Django Logging Users In and Out

Django provides built-in URL patterns and view functions which makes adding login and logout system to your site a breeze. But before we add them to our project, we will create login and logout system on our own by using some utility functions provided by the Django authentication framework.

The authenticate() and login() functions

Django authentication framework (django.contrib.auth) provides authenticate() and login() functions whose job is to authenticate and login users respectively.

The authenticate() function accepts two keyword arguments, username and password and returns an object of type User, if username and password are valid. Otherwise, it returns None.

The authenticate() function only verifies whether the credentials provided are valid or not. It doesn’t login the user.

To login user we use login() function. It takes two arguments, request object (HttpRequest) and a User object. To login user it saves the user’s ID in the session, using Django session framework.

Once a user is logged in, he should be able to logout and this is the responsibility of logout() function.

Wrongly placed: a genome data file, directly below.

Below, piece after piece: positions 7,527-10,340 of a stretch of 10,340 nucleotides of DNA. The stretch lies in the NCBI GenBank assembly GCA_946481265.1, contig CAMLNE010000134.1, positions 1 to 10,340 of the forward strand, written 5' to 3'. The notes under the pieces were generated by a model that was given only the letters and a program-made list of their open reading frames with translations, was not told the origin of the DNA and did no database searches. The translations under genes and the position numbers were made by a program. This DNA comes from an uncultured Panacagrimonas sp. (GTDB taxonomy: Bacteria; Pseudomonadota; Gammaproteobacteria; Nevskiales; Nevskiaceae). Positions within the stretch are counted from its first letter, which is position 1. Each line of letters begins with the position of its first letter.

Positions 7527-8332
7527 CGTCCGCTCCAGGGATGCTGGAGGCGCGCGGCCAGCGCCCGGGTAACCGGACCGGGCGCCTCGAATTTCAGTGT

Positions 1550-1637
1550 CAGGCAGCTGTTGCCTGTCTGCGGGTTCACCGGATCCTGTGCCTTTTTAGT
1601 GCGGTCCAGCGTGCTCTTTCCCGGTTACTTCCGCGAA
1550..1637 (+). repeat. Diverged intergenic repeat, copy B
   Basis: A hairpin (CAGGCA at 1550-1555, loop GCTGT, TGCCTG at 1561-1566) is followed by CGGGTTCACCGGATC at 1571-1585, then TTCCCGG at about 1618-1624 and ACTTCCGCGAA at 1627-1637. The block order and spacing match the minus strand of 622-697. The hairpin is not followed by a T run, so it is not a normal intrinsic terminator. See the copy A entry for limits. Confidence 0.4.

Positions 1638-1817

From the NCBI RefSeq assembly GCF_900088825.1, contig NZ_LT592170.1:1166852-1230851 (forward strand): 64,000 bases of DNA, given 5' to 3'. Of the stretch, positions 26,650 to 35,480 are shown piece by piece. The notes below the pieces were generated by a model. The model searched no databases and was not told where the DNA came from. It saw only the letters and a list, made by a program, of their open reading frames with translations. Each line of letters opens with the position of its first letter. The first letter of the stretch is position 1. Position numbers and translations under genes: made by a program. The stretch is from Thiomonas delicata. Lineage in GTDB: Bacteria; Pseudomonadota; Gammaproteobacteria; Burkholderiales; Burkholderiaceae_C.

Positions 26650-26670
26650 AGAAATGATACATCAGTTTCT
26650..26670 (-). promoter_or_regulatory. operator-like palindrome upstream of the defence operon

The logout() function

To logout users we use logout() function. It accepts a request (HttpRequest) object and returns None. Calling logout() function completely deletes the session data associated with the logged in user.

It is important to note that calling logout() function doesn’t throw any errors if the user is not logged in.

The logout() function also removes the cookie from the browser.

Another Login System

Now we have enough knowledge to roll out our own login system.

In the blog’s app add login(), logout() and admin_page() views as follows:


Then create three templates login.html, logout.html and admin_page.html as follows:




Finally, add the following URL patterns in the blog’s file:


Start the development server and visit You should get a page like this:

Enter correct username and password and you will be greeted with a page like this: